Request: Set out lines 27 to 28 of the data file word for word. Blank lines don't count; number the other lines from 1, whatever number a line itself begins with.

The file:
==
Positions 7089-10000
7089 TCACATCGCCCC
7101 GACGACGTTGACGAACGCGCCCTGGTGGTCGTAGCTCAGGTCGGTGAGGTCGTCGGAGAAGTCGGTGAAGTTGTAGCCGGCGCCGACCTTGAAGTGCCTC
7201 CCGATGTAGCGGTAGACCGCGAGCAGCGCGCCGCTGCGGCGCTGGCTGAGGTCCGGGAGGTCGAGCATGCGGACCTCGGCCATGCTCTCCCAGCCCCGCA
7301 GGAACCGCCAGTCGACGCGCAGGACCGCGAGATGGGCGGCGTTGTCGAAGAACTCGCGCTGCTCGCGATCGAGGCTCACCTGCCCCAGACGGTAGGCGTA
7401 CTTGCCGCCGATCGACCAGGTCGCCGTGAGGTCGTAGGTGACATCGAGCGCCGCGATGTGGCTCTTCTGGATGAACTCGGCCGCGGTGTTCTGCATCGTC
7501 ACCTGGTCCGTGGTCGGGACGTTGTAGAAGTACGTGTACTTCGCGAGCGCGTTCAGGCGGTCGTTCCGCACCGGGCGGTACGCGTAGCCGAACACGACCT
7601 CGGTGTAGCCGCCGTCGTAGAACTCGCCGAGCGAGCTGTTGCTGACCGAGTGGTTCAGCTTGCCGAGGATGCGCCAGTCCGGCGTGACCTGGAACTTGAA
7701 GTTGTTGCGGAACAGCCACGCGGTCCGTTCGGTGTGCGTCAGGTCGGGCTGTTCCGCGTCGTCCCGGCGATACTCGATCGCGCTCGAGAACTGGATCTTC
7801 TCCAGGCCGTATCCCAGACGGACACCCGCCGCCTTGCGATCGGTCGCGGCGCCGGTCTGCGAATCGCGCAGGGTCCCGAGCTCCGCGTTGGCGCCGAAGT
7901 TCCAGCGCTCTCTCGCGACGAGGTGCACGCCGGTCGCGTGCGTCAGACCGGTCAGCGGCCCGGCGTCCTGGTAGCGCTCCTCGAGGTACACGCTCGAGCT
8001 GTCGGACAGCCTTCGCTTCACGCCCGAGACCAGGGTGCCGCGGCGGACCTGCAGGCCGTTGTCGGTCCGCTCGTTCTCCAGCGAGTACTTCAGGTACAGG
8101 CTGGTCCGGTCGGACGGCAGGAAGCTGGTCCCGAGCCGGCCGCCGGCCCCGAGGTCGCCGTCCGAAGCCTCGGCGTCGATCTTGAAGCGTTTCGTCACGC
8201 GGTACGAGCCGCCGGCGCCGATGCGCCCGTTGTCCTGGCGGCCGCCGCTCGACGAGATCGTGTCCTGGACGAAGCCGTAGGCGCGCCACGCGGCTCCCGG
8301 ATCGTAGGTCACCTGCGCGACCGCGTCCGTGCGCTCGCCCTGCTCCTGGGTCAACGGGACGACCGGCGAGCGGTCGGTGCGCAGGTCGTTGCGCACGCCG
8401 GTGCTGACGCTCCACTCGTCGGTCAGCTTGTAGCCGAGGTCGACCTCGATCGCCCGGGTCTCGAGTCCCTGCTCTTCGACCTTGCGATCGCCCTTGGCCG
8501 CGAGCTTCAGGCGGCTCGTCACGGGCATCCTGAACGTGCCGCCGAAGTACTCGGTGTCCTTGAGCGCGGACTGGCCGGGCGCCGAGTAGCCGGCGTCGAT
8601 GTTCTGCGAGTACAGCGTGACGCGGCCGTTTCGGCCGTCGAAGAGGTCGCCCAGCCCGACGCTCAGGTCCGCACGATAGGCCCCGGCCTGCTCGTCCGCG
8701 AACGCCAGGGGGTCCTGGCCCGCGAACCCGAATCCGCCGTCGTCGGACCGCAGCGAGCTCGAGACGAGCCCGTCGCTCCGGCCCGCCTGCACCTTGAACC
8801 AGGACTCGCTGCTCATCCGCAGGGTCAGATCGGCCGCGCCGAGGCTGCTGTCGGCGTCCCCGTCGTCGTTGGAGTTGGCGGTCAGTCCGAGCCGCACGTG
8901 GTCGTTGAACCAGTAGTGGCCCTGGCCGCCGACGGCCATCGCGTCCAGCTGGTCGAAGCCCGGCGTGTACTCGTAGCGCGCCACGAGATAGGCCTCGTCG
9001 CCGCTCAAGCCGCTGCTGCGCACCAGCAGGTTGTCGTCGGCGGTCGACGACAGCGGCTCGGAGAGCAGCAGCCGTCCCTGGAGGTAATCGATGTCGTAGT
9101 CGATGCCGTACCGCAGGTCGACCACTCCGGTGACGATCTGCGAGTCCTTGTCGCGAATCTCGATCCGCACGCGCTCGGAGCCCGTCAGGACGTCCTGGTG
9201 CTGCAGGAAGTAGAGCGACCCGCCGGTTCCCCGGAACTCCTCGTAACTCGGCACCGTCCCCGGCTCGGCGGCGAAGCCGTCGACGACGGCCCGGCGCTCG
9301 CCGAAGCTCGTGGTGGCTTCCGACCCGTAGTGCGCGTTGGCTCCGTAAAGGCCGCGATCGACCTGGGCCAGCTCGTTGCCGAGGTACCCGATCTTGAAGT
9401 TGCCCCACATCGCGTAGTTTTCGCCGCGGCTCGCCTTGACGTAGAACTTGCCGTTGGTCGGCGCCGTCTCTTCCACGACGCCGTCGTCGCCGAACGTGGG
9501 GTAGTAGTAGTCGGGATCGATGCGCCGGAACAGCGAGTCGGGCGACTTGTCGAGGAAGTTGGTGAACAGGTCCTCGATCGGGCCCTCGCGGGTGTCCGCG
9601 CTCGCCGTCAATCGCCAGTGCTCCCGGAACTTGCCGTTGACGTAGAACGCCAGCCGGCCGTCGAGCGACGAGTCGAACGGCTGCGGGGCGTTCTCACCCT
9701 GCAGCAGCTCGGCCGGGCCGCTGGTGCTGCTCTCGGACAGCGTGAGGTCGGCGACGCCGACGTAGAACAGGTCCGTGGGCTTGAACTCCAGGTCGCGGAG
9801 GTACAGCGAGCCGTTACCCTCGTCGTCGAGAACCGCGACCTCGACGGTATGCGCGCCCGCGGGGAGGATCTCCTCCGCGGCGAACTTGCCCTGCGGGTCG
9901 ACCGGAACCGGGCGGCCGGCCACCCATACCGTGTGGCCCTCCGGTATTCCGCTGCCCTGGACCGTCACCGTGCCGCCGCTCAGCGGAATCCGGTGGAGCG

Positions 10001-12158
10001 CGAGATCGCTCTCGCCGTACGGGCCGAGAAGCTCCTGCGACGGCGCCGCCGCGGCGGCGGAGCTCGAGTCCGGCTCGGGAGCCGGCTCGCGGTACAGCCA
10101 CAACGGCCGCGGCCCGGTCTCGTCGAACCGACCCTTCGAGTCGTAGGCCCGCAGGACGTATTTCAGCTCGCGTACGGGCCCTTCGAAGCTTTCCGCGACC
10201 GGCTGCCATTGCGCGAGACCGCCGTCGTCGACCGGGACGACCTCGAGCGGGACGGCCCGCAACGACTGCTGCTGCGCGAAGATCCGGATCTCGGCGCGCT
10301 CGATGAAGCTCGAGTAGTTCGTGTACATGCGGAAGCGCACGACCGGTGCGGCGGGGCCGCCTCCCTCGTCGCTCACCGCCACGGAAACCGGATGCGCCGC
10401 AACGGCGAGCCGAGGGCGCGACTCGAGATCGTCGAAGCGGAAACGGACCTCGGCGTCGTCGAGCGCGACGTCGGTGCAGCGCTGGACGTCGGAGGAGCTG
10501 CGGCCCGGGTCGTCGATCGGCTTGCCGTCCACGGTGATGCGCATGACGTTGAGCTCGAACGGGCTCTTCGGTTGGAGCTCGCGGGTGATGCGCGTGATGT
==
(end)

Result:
9501 GTAGTAGTAGTCGGGATCGATGCGCCGGAACAGCGAGTCGGGCGACTTGTCGAGGAAGTTGGTGAACAGGTCCTCGATCGGGCCCTCGCGGGTGTCCGCG
9601 CTCGCCGTCAATCGCCAGTGCTCCCGGAACTTGCCGTTGACGTAGAACGCCAGCCGGCCGTCGAGCGACGAGTCGAACGGCTGCGGGGCGTTCTCACCCT